What does “afronding” mean on Dutch receipts?

Dutch shops tend to round to the nearest 5 eurocents, so a bill coming to €4.89 would be rounded to €4.90. This is shown as afronding – literally, “rounding” – a correction of up to two cents either way.

The net result is that 1 and 2 eurocent coins in the Netherlands are rare (although they are still in circulation).

I’m not sure quite when the decision was made to do this; I’ve been aware of it for a few years now and, frankly it’s a great way to cut down on coppers.

If the price was, say, €4.87 then it would be rounded down to €4.85 – ie. the customer “gains” two cents. This should balance out but I suppose it depends on the use of psychological prices (the whole 99 cent pricing strategy clearly works in the shop’s favour) and how many items you buy (three items at 99 cents each would benefit the customer).

Somebody, somewhere has earned a PhD from this I’m sure!

I would be curious to know if there have been other effects of this. Are charity pots (not that I’ve seen any) less full as a result?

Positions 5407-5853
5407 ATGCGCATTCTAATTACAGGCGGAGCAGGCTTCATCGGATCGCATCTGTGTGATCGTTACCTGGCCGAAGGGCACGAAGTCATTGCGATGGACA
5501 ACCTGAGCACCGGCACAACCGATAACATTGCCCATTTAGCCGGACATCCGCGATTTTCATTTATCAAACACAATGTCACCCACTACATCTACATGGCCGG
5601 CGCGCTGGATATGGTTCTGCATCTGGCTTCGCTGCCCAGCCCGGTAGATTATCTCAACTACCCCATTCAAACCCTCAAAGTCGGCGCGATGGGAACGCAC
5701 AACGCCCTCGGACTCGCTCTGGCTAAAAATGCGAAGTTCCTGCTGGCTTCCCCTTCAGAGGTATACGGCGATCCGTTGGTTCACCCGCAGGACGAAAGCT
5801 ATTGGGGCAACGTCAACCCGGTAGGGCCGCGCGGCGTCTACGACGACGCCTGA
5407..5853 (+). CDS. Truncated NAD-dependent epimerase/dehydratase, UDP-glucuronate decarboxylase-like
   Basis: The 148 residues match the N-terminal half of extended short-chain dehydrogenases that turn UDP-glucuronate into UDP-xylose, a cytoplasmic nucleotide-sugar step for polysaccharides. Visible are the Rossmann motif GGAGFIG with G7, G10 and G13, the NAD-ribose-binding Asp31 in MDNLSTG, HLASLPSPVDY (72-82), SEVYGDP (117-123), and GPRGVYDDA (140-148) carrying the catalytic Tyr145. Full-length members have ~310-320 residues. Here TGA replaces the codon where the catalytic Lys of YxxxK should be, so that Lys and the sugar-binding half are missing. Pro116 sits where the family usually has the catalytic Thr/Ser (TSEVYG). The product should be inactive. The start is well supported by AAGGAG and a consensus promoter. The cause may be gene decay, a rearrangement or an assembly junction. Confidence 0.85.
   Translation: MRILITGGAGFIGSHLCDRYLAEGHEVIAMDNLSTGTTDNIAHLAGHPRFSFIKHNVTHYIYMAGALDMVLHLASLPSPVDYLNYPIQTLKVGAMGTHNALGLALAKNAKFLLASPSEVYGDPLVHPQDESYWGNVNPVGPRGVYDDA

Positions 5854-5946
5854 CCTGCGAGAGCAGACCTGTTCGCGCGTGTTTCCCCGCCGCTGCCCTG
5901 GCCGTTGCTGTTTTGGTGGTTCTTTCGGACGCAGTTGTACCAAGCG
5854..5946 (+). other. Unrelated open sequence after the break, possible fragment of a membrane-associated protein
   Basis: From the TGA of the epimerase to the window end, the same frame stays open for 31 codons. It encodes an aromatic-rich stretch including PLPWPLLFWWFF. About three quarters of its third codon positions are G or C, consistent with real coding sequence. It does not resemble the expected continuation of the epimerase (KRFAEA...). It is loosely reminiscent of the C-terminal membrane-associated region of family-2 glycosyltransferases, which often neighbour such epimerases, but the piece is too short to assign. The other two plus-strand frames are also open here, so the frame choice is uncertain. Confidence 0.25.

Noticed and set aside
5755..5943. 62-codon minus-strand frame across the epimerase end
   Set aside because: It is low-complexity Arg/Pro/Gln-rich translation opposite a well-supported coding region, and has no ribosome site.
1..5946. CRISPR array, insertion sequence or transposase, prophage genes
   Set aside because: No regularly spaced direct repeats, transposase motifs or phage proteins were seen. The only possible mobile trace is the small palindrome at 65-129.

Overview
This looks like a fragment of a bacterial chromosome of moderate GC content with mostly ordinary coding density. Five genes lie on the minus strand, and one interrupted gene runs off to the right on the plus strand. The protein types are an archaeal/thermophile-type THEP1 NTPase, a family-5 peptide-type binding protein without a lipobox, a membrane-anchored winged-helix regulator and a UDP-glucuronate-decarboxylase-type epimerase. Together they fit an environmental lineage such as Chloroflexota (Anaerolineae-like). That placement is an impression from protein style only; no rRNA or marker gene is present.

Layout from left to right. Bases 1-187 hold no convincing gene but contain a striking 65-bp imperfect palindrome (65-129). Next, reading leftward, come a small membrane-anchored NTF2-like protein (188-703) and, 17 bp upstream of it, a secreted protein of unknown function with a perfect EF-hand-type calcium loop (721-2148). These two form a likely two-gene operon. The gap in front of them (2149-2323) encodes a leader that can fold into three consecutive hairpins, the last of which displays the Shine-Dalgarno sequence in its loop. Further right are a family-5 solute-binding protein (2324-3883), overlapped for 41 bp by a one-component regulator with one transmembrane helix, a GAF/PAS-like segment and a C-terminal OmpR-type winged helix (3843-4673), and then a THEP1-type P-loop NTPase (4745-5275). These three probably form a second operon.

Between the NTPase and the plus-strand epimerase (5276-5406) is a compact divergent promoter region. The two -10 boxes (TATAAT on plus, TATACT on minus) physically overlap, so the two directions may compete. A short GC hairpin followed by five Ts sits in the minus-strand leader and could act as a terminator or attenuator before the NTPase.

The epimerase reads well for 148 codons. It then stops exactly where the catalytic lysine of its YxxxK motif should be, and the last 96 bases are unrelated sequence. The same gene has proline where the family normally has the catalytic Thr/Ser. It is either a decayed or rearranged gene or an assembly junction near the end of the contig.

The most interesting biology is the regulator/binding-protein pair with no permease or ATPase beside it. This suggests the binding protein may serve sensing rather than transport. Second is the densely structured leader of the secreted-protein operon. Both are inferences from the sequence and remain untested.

“This site is running TeamViewer”

Beware if you decide to use TeamViewer, a remote control app. It appears to launch a webserver on port 80 I think for some kind of NAT/firewall detection. In any case, if your computer is also used as a webserver this will cause a few issues 🙂

The solution I have found (for Teamviewer 5 Windows) is to close the program (right click and exit; make sure it’s completely closed). Then open the registry editor (Start menu > Run > regedit) and find your way to the following registry entry:
HKEY_LOCAL_MACHINE\Software\Teamviewer\Version 5\
and change ListenHttp from 1 to 0.

You must close Teamviewer first, I found that if you change it while Teamviewer is still running, the setting will be reset (back to 1) when the program is next closed.